For ease of reference, here are two variants of Peirce’s 1902 definition of a sign, which he gives in the process of defining logic.

### Selections from C.S. Peirce, “Carnegie Application” (1902)

#### No. 12. *On the Definition of Logic*

Logic will here be defined as *formal semiotic*. A definition of a sign will be given which no more refers to human thought than does the definition of a line as the place which a particle occupies, part by part, during a lapse of time. Namely, a sign is something, *A*, which brings something, *B*, its *interpretant* sign determined or created by it, into the same sort of correspondence with something, *C*, its *object*, as that in which itself stands to *C*. It is from this definition, together with a definition of “formal”, that I deduce mathematically the principles of logic. I also make a historical review of all the definitions and conceptions of logic, and show, not merely that my definition is no novelty, but that my non-psychological conception of logic has *virtually* been quite generally held, though not generally recognized. (NEM 4, 20–21).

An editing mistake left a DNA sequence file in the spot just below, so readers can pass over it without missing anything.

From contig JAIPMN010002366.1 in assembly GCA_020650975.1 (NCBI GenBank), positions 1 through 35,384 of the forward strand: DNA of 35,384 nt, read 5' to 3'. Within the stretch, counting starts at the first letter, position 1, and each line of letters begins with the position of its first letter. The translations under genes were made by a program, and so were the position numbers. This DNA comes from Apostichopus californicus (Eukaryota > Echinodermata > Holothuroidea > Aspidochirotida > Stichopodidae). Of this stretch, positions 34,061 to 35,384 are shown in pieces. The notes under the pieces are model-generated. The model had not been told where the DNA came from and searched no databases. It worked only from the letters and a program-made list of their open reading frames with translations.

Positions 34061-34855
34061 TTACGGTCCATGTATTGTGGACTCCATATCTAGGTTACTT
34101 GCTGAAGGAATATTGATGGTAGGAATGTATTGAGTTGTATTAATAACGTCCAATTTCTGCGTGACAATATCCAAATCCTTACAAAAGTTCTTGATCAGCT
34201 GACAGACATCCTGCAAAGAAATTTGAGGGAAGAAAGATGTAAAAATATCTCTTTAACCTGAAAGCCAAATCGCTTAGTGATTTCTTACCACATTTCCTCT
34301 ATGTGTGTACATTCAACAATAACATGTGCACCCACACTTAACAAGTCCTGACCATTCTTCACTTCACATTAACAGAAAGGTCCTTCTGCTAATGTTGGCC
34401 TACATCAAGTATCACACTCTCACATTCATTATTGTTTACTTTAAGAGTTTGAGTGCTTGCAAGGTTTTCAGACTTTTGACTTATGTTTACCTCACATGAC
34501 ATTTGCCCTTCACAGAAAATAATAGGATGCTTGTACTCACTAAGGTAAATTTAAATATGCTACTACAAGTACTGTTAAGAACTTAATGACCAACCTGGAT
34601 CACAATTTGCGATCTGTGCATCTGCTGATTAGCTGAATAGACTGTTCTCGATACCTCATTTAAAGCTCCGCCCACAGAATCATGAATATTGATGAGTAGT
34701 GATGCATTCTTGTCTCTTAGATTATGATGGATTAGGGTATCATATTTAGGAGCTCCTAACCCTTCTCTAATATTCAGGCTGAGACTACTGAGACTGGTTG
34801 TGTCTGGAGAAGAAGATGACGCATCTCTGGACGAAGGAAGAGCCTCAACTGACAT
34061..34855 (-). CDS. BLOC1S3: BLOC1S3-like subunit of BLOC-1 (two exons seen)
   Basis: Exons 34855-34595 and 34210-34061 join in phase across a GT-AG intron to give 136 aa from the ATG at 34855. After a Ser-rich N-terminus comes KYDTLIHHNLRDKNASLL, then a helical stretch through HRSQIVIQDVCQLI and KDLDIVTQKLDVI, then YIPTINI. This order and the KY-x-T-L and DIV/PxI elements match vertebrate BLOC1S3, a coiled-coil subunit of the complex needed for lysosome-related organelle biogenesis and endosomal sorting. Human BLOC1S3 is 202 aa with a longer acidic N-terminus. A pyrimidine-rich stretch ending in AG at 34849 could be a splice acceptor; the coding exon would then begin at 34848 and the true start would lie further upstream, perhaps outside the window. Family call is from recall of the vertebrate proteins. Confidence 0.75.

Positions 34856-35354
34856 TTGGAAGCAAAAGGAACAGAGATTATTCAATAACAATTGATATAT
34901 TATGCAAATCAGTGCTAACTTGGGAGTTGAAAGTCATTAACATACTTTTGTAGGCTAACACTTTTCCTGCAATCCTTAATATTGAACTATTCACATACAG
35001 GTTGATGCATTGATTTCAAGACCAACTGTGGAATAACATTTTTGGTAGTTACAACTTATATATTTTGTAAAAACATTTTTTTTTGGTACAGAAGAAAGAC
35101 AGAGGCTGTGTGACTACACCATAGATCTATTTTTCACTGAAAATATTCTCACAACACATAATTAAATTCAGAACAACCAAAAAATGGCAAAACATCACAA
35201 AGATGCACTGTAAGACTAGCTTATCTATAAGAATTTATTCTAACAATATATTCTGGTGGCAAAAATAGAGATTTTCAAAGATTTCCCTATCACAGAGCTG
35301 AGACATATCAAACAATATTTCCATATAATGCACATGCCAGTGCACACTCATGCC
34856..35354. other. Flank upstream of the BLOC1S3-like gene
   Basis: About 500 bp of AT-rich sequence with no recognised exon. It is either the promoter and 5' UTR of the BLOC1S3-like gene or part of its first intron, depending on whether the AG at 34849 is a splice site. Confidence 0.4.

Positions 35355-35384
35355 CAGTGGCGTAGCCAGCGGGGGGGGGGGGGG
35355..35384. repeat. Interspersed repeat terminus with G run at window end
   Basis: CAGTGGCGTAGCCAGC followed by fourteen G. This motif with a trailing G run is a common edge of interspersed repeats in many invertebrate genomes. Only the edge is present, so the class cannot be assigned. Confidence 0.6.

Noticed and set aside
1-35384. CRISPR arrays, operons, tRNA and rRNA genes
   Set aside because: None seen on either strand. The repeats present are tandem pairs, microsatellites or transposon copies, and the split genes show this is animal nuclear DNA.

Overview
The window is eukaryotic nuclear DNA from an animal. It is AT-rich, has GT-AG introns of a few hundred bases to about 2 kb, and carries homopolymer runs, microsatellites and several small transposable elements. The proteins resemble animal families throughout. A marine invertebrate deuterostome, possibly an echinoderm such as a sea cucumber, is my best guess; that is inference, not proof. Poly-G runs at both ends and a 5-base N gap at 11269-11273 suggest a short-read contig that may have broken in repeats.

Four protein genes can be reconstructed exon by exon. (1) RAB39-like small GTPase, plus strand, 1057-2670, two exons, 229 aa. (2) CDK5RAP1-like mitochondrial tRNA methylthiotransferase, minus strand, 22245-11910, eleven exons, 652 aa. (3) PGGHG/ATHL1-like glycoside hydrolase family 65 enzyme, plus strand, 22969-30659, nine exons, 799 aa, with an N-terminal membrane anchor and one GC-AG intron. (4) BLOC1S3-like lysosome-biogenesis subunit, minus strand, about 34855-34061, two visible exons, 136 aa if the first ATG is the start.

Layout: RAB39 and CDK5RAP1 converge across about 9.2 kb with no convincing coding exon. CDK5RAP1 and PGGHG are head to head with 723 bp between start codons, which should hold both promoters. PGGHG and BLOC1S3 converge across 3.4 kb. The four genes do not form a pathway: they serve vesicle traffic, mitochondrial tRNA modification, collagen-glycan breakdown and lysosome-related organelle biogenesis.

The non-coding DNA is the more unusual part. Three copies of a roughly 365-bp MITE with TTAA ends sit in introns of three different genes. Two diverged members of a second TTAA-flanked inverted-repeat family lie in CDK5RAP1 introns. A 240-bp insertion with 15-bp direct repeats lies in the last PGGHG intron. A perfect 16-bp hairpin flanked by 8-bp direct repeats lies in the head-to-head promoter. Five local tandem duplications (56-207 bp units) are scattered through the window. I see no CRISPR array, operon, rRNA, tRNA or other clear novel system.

#### No. 12. *On the Definition of Logic* [Earlier Draft]

Logic is *formal semiotic*. A sign is something, *A*, which brings something, *B*, its *interpretant* sign, determined or created by it, into the same sort of correspondence (or a lower implied sort) with something, *C*, its *object*, as that in which itself stands to *C*. This definition no more involves any reference to human thought than does the definition of a line as the place within which a particle lies during a lapse of time. It is from this definition that I deduce the principles of logic by mathematical reasoning, and by mathematical reasoning that, I aver, will support criticism of Weierstrassian severity, and that is perfectly evident. The word “formal” in the definition is also defined. (NEM 4, 54).

### Reference

- Charles S. Peirce (1902), “Parts of Carnegie Application” (L 75), published in Carolyn Eisele (ed., 1976),
*The New Elements of Mathematics by Charles S. Peirce*, vol. 4, 13–73. Online.

cc: Cybernetics • Ontolog Forum • Structural Modeling • Systems Science